March 23, 2015
Every month in our UCCI newsletter, we feature one of the extraordinary educators we have worked with at the UCCI Institutes and in the UCCI Teacher Exchange. We started this feature so that we could have a way of publicly showcasing how creative, innovative, and smart California teachers are. We archive every issue of the Teacher Spotlight here, on the UCCI website, at our Teacher Spotlight page.This month the spotlight is on Carla Crow, Program Director/Instructor for Nursing Programs, Moreno Valley Regional Learning Center.
We recently spoke with Carla about her experiences in the healthcare industry, what changes she's seen and experienced and how she feels about the current HSMT curriculum:UCCI recently partnered with the California Agricultural Teachers Association (CATA) to conduct a UCCI Institute focused on developing three Agriscience courses that would meet the lab science (“d”) subject requirement for UC/CSU freshman admission (and yes, those are the agriculture courses mentioned above). We were thrilled to work with Dane, Matt and JessaLee in the planning and execution of this Institute, all of whom are phenomenal teachers and expert leaders.
What first drew you to Healthcare?
Healthcare was a big draw for me because I come from a family of healthcare workers. My mother was a Registered Nurse and a Licensed Vocational Nurse with over 45 years of experience in the health industry. When I was a little girl, my mom would get ready for work in her nice, clean, crisp uniform with her nurses cap. She wore that cap and uniform with pride. I wanted to be like her and also wear that white uniform and cap with dignity and pride. I also had a passion to help people, which lea me to make the decision to become a Registered Nurse, and it was the best decision I could have made! As a nursing student, I wanted to save the world and over 25 years later, I still feel the same, but I’m accomplishing that task differently now. I am happy to be in a position to be able to teach others the art of being compassionate, having empathy and making a difference in the lives of others. One of my mottos is: “If I were close my eyes today and not awake, I'll know that I have touched at least one life.”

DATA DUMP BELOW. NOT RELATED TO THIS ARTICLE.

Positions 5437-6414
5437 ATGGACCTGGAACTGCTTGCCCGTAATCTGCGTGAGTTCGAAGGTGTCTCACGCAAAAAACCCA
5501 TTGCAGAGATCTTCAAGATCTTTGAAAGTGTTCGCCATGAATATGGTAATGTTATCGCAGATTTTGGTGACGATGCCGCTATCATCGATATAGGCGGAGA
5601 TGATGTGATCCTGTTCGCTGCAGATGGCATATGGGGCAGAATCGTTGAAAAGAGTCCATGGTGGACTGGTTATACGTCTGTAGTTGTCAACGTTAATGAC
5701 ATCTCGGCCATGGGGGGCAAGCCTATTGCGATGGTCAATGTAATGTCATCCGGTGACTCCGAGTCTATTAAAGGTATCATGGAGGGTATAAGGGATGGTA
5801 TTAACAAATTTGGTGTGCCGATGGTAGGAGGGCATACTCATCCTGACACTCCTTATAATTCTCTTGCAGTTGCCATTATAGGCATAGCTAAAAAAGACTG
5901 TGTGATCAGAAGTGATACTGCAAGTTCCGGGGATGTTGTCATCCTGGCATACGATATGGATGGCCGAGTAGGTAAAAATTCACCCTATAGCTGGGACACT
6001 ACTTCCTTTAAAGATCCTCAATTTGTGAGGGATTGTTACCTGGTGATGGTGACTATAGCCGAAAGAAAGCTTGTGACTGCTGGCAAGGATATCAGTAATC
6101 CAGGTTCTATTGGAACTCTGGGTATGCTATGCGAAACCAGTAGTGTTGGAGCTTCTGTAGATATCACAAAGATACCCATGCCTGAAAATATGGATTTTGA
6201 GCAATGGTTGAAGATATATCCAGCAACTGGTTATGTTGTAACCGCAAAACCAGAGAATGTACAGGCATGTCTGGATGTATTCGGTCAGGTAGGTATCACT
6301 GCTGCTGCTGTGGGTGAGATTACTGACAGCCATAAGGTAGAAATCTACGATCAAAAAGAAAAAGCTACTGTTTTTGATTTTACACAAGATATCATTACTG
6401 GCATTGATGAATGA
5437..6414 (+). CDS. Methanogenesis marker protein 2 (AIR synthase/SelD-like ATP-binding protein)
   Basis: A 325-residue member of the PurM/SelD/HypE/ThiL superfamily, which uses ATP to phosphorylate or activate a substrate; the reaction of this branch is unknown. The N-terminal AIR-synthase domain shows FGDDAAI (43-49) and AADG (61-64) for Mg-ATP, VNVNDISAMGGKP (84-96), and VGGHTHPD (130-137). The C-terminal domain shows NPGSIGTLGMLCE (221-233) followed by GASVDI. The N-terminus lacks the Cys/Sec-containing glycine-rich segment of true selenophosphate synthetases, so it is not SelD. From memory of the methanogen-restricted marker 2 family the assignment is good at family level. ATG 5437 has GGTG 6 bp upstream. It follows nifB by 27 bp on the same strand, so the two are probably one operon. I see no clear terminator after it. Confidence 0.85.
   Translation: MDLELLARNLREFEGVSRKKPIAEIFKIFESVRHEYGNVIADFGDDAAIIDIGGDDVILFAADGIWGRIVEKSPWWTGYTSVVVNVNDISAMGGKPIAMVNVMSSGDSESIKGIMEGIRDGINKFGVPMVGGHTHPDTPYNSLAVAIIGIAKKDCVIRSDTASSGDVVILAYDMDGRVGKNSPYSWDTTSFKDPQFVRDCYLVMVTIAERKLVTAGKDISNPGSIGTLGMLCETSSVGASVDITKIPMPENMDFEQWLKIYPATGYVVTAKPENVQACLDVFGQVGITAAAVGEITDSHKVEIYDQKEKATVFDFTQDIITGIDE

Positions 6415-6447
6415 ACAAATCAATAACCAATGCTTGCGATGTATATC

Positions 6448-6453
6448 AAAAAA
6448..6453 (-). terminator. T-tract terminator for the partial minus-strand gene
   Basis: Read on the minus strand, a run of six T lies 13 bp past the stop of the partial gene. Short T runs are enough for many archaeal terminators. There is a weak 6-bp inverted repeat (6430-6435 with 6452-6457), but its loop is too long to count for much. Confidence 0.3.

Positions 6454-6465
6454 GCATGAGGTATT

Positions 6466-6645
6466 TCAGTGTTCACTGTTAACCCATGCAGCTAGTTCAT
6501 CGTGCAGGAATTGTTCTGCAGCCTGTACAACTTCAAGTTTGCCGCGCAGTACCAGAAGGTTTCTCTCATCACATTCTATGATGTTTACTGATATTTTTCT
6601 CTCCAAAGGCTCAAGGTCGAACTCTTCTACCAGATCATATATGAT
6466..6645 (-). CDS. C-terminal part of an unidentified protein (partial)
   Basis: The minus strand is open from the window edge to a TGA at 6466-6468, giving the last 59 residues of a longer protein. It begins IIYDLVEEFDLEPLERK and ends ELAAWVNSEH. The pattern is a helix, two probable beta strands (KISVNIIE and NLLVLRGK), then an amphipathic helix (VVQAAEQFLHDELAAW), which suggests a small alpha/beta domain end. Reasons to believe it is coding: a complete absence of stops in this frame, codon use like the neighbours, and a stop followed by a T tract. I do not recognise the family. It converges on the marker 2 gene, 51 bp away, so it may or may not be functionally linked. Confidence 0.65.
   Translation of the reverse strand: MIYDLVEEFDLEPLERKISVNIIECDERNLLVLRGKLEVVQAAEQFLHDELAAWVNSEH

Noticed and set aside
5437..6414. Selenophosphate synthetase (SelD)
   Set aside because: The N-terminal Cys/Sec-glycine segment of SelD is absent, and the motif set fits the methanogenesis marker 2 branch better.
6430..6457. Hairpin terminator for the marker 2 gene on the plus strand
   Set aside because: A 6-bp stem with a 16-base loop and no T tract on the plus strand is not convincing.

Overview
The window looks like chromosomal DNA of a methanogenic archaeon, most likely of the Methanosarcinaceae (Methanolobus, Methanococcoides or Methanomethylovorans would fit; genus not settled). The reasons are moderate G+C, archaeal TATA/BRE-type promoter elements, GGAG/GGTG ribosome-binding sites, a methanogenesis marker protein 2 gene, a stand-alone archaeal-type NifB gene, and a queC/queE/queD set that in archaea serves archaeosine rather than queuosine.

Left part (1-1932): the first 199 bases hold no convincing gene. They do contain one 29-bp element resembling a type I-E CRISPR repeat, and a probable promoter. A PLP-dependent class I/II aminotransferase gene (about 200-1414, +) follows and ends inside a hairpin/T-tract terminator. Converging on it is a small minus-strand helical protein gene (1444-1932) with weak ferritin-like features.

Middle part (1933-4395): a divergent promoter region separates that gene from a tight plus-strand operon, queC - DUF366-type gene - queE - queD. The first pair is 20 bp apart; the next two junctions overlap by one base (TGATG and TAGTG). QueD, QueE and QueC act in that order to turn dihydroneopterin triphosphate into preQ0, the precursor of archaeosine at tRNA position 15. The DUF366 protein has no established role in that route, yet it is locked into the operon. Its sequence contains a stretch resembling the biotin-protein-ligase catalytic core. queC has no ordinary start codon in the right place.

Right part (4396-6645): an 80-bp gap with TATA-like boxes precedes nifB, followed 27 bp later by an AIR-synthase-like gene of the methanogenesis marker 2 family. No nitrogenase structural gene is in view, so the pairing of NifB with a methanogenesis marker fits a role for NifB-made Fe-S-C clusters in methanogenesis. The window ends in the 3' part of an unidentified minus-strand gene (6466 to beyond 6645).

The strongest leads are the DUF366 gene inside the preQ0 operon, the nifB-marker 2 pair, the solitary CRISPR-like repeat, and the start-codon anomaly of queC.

What major changes have you seen in the industry since you started working in it?
There have been many changes in the profession of healthcare. One of the biggest changes is economic: Insurance rates have increased and patients cannot afford healthcare - even though patients are receiving a plethora of healthcare options under the Affordable Care Act, some patients cannot afford their co-pay or medication, so they’d rather wait until they are very ill before going to the doctor, and then they end up going to the emergency department, even though they may not have the funds to pay for the visit. When something like this occurs, the hospital eats the visit and it trickles down to the tax payer, and the insurance company, and ultimately, patients end much sicker than if they had sought care sooner.
Another major change that has occurred in the healthcare industry is that patients are sent home earlier than ever before, and often before they are stable enough to go home. Most hospital visits have gone from 2-3 days to 12-24 hours, depending on the procedure involved.
Do you feel that Health Science and Medical Technology curriculum is keeping
pace with the industry changes?
Yes, I do. In dealing with patients, clients or customers, soft skills are a must. The current HSMT curriculum teaches emphasizes those soft skills, such as communication and the ability to build interpersonal relationships. These skills combined with up-to-date healthcare knowledge make our students more marketable, and ready for both college and career.
What first drew you to UCCI and integrated curriculum?
To be honest, my Coordinating Principal is to blame (kidding)! She suggested that I fill out the application for the UCCI Institute, and the rest is history. I have attended three UCCI institutes, twice as a participant (Carla was on the team that developed Native Speaker Spanish Year 3 for Health Careers) and once as a facilitator, and being involved in both roles has opened my eyes to many opportunities: The opportunity to meet new people and collaborate with them was phenomenal. To bring together teachers who are specialized in their topics, and start with a blank canvas and then end up with a product that is a beautiful, integrated masterpiece is beyond words. At times, the teachers had to tear down the wall, tighten the gap and build a bridge that we all could cross together in harmony so that we could create the best product for our students. This was our focus at the end of the day, to create a course that students could take and not only receive credits for college, but be better prepared for both college and career.
How long have you been teaching, and how did you decide to become a teacher?
I have been teaching in the academic sector for the last 12 years. Teaching has always been part of my profession as a nurse. Teaching students is just on a larger scale as opposed to teaching the patient. I thrive on making a difference in each of the students’ lives. It starts in the heart and transfers to the students I teach and the patients I care for.
What are some of your favorite resources for HSMT educators, and why?
Some of the resources that I recommend for instructors to utilize would be: MedlinePlus, a web resource from the National Institute for Health, which has some interesting videos and health topics; and Kidshealth.org, which is a great resource and can be used to simplify topics for students.